It’s a rough year to be a business owner depending on tourists around Lake Mille Lacs.
The Department of Natural Resources cut the walleye quota this year. Sport anglers were allowed 178,750 pounds while Ojibwe bands with treaty rights will get 72,250 pounds.
Concerned about increased walleye mortality rates at Mille Lacs and a drop in mature male walleye numbers, the DNR imposed a two-walleye limit with restrictions. You can keep a caught walleye only if it’s between 18 and 20 inches or longer than 28 inches. (Last year, you could keep up to four walleye shorter than 17 inches, with one trophy fish allowed.)
The result? Economic disaster, according to some resort owners along the lake.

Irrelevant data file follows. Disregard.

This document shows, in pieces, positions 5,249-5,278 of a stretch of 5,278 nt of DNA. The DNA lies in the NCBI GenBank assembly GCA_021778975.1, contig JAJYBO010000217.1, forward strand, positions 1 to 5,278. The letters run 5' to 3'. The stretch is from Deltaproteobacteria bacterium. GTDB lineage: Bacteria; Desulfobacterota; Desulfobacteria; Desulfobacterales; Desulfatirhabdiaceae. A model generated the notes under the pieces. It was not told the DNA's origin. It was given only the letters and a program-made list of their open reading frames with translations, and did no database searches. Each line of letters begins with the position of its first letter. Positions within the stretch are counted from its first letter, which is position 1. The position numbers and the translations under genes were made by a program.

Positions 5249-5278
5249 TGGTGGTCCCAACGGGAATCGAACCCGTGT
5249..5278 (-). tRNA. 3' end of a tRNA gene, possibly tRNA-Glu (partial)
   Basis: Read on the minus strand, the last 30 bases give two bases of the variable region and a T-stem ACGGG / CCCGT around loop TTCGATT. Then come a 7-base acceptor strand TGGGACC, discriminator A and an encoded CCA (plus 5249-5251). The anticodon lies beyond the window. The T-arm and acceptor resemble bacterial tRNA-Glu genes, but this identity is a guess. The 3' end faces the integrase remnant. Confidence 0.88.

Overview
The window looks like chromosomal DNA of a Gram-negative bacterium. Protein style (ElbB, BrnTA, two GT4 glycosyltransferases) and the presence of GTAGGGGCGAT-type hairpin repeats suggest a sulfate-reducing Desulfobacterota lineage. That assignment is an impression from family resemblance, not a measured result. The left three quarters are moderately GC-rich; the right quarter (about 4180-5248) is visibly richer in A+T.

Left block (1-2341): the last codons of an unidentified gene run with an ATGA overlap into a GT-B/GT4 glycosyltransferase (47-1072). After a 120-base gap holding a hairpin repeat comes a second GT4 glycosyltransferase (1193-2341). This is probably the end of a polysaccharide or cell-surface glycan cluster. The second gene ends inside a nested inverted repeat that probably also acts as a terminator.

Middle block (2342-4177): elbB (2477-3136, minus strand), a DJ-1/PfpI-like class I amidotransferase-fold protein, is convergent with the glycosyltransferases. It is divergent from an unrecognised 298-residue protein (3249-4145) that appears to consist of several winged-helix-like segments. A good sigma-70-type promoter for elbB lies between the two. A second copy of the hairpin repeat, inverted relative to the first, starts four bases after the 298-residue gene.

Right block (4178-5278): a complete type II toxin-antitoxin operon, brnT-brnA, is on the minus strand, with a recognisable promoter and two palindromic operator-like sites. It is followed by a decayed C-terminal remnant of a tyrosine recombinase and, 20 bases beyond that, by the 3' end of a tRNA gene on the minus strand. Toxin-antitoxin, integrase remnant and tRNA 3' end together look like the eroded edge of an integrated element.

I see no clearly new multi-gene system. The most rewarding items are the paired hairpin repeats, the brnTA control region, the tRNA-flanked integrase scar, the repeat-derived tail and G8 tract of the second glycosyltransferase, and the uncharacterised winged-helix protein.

“The 2-inch walleye slot (18 to 20 inches) and the 2-fish bag limit are completely separate issues,” Bill Lundeen of Lundeen’s Tackle Castle in Onamia tells the Mille Lacs Messenger. “The DNR has crashed the market with this 2 and 2 deal.”
“It’s hard to ignore the elephant in the room. The experiment has gone bad on them (the DNR) and I guarantee we haven’t seen the bottom of this,” he told the Messenger.
But it’s not just the regulations. The ice didn’t leave Mille Lacs until May. The price of gasoline pushed $4 earlier in the summer, and there just aren’t as many fish in the lake as there use to be.
“I don’t know what the future is for Mille Lacs, I really don’t,” Greg Thomas of Gregory’s Resort tells WCCO. He’s been in business for 23 years but says this year he’s lost $60,000 in business. “We’re down about 100 percent during the week and 70 percent on weekends. You go out there and catch fish but we can’t keep any. The slot has just killed us this year.”
Mille Lacs’ woes might mean extra cash for resort owners elsewhere, however. One Mille Lacs bait shop owner says anglers are heading to Leech Lake or Red Lake instead.